With Darrelle Revis, Brandon Browner, Kyle Arrington and Alfonzo Dennard all elsewhere these days, the Pats are thin at cornerback. However, they are not thin on coaching, and that’s where Bill Belichick comes into play. In what should be his latest revival, look for Bradley to rebound in Foxborough and earn a regular job alongside Logan Ryan.
New Orleans Saints: TE Josh Hill
It’s safe to say that replacing three-time Pro Bowl tight end Jimmy Graham won’t be easy and simply can’t be done.
You don’t just find 386 receptions and 51 touchdowns (over a five-year span) overnight or perhaps in just one offseason.
Veteran tight end Ben Watson enters his 12th NFL season. In 2014, he totaled 20 catches for 136 yards and two touchdowns. At the same time, then-third stringer Josh Hill caught only 14 passes. But those grabs went for 176 yards (12.6 average) and five scores.
If you’re looking for experience, Watson is the man. If quarterback Drew Brees is looking for more big-play potential from the position, Hill gets the nod…and he will.
New York Giants: LDT Jay Bromley
Last month, Tom Rock of Newsday documented the work being done by a pair of the New York Giants’ younger performers.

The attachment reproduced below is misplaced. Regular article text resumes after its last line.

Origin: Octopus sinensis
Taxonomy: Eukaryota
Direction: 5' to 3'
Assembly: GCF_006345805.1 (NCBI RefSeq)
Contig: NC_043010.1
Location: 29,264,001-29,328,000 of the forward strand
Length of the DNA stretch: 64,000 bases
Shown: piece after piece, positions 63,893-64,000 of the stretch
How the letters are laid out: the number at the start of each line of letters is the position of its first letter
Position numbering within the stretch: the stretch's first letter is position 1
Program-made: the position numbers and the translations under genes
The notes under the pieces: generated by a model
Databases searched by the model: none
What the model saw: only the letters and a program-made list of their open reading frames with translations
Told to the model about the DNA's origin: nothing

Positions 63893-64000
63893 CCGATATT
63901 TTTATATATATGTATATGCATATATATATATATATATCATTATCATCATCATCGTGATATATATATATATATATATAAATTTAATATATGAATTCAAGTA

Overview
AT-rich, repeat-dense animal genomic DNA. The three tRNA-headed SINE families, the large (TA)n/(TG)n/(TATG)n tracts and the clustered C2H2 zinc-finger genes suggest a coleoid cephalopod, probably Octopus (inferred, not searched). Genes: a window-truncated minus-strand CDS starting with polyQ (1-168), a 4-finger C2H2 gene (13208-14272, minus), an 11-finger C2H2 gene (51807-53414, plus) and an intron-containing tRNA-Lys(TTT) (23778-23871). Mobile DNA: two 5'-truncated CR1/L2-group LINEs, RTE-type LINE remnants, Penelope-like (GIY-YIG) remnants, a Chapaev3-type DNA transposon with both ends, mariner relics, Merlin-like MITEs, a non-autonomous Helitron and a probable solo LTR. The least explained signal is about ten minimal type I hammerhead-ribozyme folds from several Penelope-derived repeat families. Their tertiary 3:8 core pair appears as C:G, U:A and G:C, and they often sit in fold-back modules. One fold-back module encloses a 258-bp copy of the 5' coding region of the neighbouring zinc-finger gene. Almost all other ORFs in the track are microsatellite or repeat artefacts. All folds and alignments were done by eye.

Both defensive tackle Jay Bromley (23) and defensive end Kerry Wynn (24) hope to make bigger impacts than they did as rookies. The former was a third-round pick a year ago but did little to distinguish himself.
Of course, other than Johnathan Hankins, neither did any of the other Giants’ defensive tackles.
Only two teams in the league allowed more rushing yards than New York this past season. Look for the improving third-round pick from a year ago to slide into the starting lineup next to Hankins and aid the cause of new/old defensive coordinator Steve Spagnuolo.
New York Jets: RCB Buster Skrine
The team that allowed 31 touchdown passes and picked off just six passes in 2014 spared no expense when it came to bringing in lots of help for the secondary this offseason.
The cornerback parade includes Darrelle Revis, Antonio Cromartie and Buster Skrine, who combined for nine interceptions this past season.
While Revis is an island upon himself and Cromartie is a former Pro Bowler, the lesser-known Skrine comes off a season in which he totaled 67 tackles, four interceptions and an impressive 18 passes defensed for the Cleveland Browns.
Our prediction is hardly the knock on Cromartie. In fact, it’s quite the opposite. After a forgettable year in 2014, the Jets suddenly have an embarrassment of riches at cornerback.
Oakland Raiders: RG Jon Feliciano
There’s no use rehashing the Oakland Raiders' issues on offense this past season. But we should mention that no team gained fewer total yards or rushing yards than the silver and black in 2014.